MANY people were repelled by the "hero's burial" given to Jeffrey "Jaguar" Diaz last June 27.
Actually, what made it look like one was the huge crowd, a magnitude seen only at funerals of widely admired persons. But no flag draped on coffin, no gun salute or taps, no Libingan ng mga Bayani amenities. Just the big throng of people sending off a "merchant of death."
But who were the mourners? Those helped by Jaguar with money he profited allegedly from drug dealing.
Did he do it from sheer goodness of heart? Maybe but more likely he did it for a practical purpose. He knew enough of Robin Hood syndrome and exploits of drug cartel chief Pablo Escobar of Colombia to use a basic tool of the trade: protection money to the poor.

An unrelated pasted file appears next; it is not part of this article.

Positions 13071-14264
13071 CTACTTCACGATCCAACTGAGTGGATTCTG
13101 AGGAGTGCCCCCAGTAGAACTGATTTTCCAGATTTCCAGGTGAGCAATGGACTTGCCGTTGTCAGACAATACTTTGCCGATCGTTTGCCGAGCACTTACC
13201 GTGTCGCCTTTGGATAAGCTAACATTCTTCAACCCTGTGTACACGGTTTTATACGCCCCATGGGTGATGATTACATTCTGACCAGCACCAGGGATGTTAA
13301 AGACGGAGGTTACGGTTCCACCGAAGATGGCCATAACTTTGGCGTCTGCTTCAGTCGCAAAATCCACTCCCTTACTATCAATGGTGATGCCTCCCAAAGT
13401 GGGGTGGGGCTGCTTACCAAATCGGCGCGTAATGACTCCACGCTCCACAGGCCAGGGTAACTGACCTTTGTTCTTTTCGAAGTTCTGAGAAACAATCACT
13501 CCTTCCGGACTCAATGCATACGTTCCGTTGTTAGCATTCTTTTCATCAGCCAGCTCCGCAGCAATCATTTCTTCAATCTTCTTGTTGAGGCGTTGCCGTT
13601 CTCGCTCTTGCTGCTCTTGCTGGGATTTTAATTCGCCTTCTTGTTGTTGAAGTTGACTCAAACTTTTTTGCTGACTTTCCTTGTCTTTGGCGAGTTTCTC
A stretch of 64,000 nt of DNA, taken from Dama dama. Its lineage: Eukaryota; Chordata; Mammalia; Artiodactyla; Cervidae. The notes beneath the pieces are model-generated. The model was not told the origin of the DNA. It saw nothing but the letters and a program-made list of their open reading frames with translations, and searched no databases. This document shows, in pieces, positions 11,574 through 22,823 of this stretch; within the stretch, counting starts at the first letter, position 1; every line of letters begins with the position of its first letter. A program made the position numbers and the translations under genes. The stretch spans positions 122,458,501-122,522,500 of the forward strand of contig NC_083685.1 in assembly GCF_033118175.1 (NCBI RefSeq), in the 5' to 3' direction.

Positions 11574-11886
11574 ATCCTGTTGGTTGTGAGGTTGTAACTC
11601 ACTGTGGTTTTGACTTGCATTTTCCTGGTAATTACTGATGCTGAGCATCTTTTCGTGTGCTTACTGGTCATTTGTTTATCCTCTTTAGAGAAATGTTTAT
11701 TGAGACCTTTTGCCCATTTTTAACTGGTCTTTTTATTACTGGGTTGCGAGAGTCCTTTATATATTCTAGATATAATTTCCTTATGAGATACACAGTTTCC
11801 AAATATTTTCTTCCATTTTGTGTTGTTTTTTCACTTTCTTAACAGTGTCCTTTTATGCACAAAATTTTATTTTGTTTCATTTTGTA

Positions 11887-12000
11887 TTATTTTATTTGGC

Jaguar presumably bribed some police, prosecutors and judges. He might have also bribed the folks at Duljoo-Fatima, Cebu City where he lived.
But nobody called it bribe money. His beneficiaries would bristle over the suggestion they were paid. It was manna, not heaven-sent but given by someone wallowing in illegal cash. And Jaguar to them was a hero who helped in times of need.
Was he a social bandit? Nah. Jaguar was not forced to break the law and didn't suffer from any oppression that pushed him to fight back.
Like Monsieur Hood in "Shrek," he was just giving away a "wee percentage" of his loot. His work of charity? Part of the price of survival, along with the pay-offs to public officials, a slice of the budget to keep himself from being locked up.
What must still stun outsiders was how Duljo-Fatimans could disregard the great harm inflicted by illegal drugs, mostly on the young.
Occasional pang of conscience, very likely, but suppressed by the feeling of being shut out by government and society.
Jaguar, like some politicians we know, tapped discontent and alienation of people, the multitude that buried him.